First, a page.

Penn State To Lead $10-million Northeast Biofuel Development Team

USDA grant to this 20-partner Northeast biofuel project aims to build a field-to-fuel biomass-to-biofuel supply chain.

Published on: Oct 17, 2012

Yesterday, U.S. Ag Secretary Tom Vilsack announced a five-year research grant valued at close to $10 million to develop a Northeast biofuel supply chain from field to fuel tank. "Creation of this biofuel system will significantly contribute to improving rural prosperity and job creation in the Northeast by funding effective public and private sector partnerships," noted Vilsack.

The 20-partner Northeast Woody/Warm-season Biomass Consortium will be led by Penn State University.

The NEWBio Consortium aims to speed development of shrub willow, miscanthus and switchgrass that can be grown on former strip mines and marginal farmland and abandoned lands.

NEXT-GEN FUEL CROP: Miscanthus and other promising, fast-growing biomass crops may be headed for your farm, suggests Marvin Hall, Penn State Extension forage agronomist. Research to develop higher-yielding biomass crops is already underway in Ohio and the Northeast.
NEXT-GEN FUEL CROP: Miscanthus and other promising, fast-growing biomass crops may be headed for your farm, suggests Marvin Hall, Penn State Extension forage agronomist. Research to develop higher-yielding biomass crops is already underway in Ohio and the Northeast.

Its goal is to develop perennial feedstock production and supply chains to commercially produce liquid transportation and aviation biofuels, explains project leader Tom Richard, director of the Penn State Institutes of Energy and the Environment.

The project will target sustainable production practices to improve yield by 25% and reduce costs by 20%. That's very do-able, and is already being done. Shrub willow breeding research by Cornell University's Larry Smart has already achieved 40% gains in dry tons per acre per year since the mid-1990s. Click here for more details

"The Northeast has substantial demand for transportation fuels," points out Richard. "It also has more than 3 million acres of marginal, degraded and abandoned land that could become productive, profitable sources of biomass with improved management."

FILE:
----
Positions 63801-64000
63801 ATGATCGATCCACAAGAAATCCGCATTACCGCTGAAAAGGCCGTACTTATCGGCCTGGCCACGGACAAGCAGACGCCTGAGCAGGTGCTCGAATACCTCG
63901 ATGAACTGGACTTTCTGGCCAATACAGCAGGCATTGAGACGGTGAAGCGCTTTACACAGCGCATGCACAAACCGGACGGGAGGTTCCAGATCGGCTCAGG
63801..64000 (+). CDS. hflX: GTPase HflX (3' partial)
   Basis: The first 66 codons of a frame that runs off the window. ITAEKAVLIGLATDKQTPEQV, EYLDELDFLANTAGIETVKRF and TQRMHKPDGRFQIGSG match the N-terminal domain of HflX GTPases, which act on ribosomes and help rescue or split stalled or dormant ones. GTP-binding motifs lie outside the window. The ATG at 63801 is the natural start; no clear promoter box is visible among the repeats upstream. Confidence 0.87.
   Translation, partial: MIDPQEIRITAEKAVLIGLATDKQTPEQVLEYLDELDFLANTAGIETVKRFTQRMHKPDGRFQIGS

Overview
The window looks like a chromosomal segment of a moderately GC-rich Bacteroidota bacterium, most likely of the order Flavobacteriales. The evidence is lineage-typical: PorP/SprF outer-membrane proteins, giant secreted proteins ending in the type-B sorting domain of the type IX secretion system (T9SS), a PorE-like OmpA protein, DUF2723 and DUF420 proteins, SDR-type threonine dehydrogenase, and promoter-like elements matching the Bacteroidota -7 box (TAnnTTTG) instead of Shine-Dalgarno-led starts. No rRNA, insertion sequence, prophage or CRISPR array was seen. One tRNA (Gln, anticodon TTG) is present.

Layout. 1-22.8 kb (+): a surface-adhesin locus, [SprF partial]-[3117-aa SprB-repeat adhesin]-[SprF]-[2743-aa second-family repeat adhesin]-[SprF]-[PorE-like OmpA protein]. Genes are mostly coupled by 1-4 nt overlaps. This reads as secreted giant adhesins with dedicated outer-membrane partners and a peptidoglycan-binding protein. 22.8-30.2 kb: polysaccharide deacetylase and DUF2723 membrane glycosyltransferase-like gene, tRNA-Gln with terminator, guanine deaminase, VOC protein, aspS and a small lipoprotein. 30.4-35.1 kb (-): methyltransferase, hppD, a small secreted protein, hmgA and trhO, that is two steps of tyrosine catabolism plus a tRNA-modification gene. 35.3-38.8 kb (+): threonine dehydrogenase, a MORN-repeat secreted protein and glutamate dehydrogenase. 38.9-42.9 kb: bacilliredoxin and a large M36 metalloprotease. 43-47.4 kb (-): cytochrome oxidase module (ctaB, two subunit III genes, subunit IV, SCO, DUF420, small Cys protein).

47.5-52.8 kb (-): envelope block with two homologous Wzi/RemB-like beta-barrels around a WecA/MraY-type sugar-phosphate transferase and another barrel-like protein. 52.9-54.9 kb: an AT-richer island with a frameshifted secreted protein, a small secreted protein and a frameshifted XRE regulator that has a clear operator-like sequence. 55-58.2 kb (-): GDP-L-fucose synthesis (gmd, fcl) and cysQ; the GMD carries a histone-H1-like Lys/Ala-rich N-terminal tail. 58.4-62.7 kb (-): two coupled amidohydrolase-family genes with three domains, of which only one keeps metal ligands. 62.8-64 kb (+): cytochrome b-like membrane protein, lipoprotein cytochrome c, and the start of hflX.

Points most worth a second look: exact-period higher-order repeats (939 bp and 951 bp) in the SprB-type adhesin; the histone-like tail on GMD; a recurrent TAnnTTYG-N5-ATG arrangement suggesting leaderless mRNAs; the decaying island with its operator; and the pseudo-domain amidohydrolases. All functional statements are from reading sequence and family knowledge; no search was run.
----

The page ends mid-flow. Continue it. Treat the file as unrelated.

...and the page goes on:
Consortium partners include Cornell University, SUNY College of Environmental Science and Forestry, West Virginia University, Delaware State University, Ohio State University, Rutgers University, Drexel University, University of Vermont, the USDA Agricultural Research Service's Eastern Regional Research Center and the U.S. Department of Energy's Oak Ridge National Laboratory and Idaho National Laboratory.

Key industrial collaborators are Aloterra Energy, American Refining Group, Case New Holland, Double A Willow, Ernst Conservation Seeds, Mascoma, Praxair, Primus Green Energy and Terra Green Energy.

Here's the plan
The team aims to provide business support to generate at least 100 supply contracts and more than 50 new supply chain businesses to harvest, transport and preprocess biomass.

NEWBio will center on four large demonstration projects, each with biomass production and supply chains operating at commercial scales of thousands of acres. The projects will be geared to produce from 500 to 1,200 tons per day of lignocellulosic biomass suitable for manufacturing advanced transportation fuels.

"Each demonstration project will be located in a specific community, with industrial customers," says Richard. "These areas have unique agronomic and socioeconomic conditions that will allow analysis of multiple feedstock business models, ranging from corporate-owned and leased plantations to contract growing to commodity marketing.Commercial collaborators are committed to feedstock production, logistics, preprocessing and conversion.